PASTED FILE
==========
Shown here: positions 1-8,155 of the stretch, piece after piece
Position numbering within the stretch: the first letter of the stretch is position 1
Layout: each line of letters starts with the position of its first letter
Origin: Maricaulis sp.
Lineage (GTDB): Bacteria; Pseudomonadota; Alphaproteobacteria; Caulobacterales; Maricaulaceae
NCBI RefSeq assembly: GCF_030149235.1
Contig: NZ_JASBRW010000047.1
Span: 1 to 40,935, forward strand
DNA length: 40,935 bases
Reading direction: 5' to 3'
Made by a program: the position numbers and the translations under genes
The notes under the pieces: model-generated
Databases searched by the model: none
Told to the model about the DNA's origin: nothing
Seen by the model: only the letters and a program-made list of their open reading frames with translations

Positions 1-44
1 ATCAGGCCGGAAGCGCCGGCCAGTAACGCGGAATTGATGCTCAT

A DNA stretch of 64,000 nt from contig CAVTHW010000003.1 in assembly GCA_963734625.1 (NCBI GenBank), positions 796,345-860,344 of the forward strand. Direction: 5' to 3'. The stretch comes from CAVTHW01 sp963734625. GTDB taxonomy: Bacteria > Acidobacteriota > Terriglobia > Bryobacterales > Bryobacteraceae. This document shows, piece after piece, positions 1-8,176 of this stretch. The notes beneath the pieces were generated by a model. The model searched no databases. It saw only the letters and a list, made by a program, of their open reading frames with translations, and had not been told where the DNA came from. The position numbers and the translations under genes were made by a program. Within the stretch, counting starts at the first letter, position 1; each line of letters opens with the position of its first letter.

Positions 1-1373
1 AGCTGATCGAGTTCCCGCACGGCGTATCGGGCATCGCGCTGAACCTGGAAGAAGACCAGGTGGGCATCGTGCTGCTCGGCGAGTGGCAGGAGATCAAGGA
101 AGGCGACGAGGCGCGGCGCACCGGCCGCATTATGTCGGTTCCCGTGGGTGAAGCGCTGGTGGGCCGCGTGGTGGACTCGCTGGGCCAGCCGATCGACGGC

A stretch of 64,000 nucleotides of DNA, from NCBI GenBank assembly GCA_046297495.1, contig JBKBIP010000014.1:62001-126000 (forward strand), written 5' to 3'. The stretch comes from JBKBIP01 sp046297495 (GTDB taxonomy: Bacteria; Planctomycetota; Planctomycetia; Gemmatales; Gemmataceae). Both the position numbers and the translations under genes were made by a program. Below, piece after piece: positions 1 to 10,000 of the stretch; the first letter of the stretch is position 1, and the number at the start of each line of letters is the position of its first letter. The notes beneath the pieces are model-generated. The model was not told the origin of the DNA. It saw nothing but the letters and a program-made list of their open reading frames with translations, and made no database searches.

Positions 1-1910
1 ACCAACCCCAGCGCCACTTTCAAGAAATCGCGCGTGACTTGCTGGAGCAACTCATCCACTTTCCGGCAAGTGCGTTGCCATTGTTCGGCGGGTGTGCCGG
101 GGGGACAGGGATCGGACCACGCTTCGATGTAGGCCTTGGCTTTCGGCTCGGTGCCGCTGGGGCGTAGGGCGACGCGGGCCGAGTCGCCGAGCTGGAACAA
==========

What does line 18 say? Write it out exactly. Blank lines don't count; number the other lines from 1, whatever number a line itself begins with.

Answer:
A DNA stretch of 64,000 nt from contig CAVTHW010000003.1 in assembly GCA_963734625.1 (NCBI GenBank), positions 796,345-860,344 of the forward strand. Direction: 5' to 3'. The stretch comes from CAVTHW01 sp963734625. GTDB taxonomy: Bacteria > Acidobacteriota > Terriglobia > Bryobacterales > Bryobacteraceae. This document shows, piece after piece, positions 1-8,176 of this stretch. The notes beneath the pieces were generated by a model. The model searched no databases. It saw only the letters and a list, made by a program, of their open reading frames with translations, and had not been told where the DNA came from. The position numbers and the translations under genes were made by a program. Within the stretch, counting starts at the first letter, position 1; each line of letters opens with the position of its first letter.